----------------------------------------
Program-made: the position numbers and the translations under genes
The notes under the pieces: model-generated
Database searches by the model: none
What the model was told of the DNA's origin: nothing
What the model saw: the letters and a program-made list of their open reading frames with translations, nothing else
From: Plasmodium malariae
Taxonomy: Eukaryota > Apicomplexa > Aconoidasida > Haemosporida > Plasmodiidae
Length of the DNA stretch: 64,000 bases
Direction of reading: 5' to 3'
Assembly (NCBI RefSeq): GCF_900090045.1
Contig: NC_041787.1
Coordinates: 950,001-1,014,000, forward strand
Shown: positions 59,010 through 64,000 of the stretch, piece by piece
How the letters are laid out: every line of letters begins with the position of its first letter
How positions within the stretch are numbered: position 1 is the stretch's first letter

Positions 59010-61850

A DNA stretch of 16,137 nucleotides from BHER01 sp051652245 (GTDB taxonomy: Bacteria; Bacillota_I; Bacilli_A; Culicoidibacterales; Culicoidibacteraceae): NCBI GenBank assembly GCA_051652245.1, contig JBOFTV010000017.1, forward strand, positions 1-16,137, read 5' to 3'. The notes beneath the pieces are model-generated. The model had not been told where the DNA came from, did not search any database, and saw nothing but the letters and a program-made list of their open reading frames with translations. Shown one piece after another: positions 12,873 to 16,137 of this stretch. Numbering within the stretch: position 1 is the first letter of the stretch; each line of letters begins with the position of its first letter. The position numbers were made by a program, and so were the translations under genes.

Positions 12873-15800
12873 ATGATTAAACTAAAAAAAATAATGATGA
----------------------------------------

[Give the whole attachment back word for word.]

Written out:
Program-made: the position numbers and the translations under genes
The notes under the pieces: model-generated
Database searches by the model: none
What the model was told of the DNA's origin: nothing
What the model saw: the letters and a program-made list of their open reading frames with translations, nothing else
From: Plasmodium malariae
Taxonomy: Eukaryota > Apicomplexa > Aconoidasida > Haemosporida > Plasmodiidae
Length of the DNA stretch: 64,000 bases
Direction of reading: 5' to 3'
Assembly (NCBI RefSeq): GCF_900090045.1
Contig: NC_041787.1
Coordinates: 950,001-1,014,000, forward strand
Shown: positions 59,010 through 64,000 of the stretch, piece by piece
How the letters are laid out: every line of letters begins with the position of its first letter
How positions within the stretch are numbered: position 1 is the stretch's first letter

Positions 59010-61850

A DNA stretch of 16,137 nucleotides from BHER01 sp051652245 (GTDB taxonomy: Bacteria; Bacillota_I; Bacilli_A; Culicoidibacterales; Culicoidibacteraceae): NCBI GenBank assembly GCA_051652245.1, contig JBOFTV010000017.1, forward strand, positions 1-16,137, read 5' to 3'. The notes beneath the pieces are model-generated. The model had not been told where the DNA came from, did not search any database, and saw nothing but the letters and a program-made list of their open reading frames with translations. Shown one piece after another: positions 12,873 to 16,137 of this stretch. Numbering within the stretch: position 1 is the first letter of the stretch; each line of letters begins with the position of its first letter. The position numbers were made by a program, and so were the translations under genes.

Positions 12873-15800
12873 ATGATTAAACTAAAAAAAATAATGATGA